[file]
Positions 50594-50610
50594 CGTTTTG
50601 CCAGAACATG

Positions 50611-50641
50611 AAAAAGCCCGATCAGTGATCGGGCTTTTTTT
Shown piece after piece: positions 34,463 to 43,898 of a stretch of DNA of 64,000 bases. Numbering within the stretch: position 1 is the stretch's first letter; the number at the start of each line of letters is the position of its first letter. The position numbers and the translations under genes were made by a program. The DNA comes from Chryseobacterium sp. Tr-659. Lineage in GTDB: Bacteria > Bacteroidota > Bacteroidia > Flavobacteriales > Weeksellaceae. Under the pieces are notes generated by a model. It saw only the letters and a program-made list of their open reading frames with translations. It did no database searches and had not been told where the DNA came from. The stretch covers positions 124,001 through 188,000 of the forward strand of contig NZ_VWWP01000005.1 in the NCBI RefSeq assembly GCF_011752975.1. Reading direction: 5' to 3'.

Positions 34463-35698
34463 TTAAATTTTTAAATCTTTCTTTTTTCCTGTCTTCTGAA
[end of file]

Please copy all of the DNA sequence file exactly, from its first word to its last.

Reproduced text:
Positions 50594-50610
50594 CGTTTTG
50601 CCAGAACATG

Positions 50611-50641
50611 AAAAAGCCCGATCAGTGATCGGGCTTTTTTT
Shown piece after piece: positions 34,463 to 43,898 of a stretch of DNA of 64,000 bases. Numbering within the stretch: position 1 is the stretch's first letter; the number at the start of each line of letters is the position of its first letter. The position numbers and the translations under genes were made by a program. The DNA comes from Chryseobacterium sp. Tr-659. Lineage in GTDB: Bacteria > Bacteroidota > Bacteroidia > Flavobacteriales > Weeksellaceae. Under the pieces are notes generated by a model. It saw only the letters and a program-made list of their open reading frames with translations. It did no database searches and had not been told where the DNA came from. The stretch covers positions 124,001 through 188,000 of the forward strand of contig NZ_VWWP01000005.1 in the NCBI RefSeq assembly GCF_011752975.1. Reading direction: 5' to 3'.

Positions 34463-35698
34463 TTAAATTTTTAAATCTTTCTTTTTTCCTGTCTTCTGAA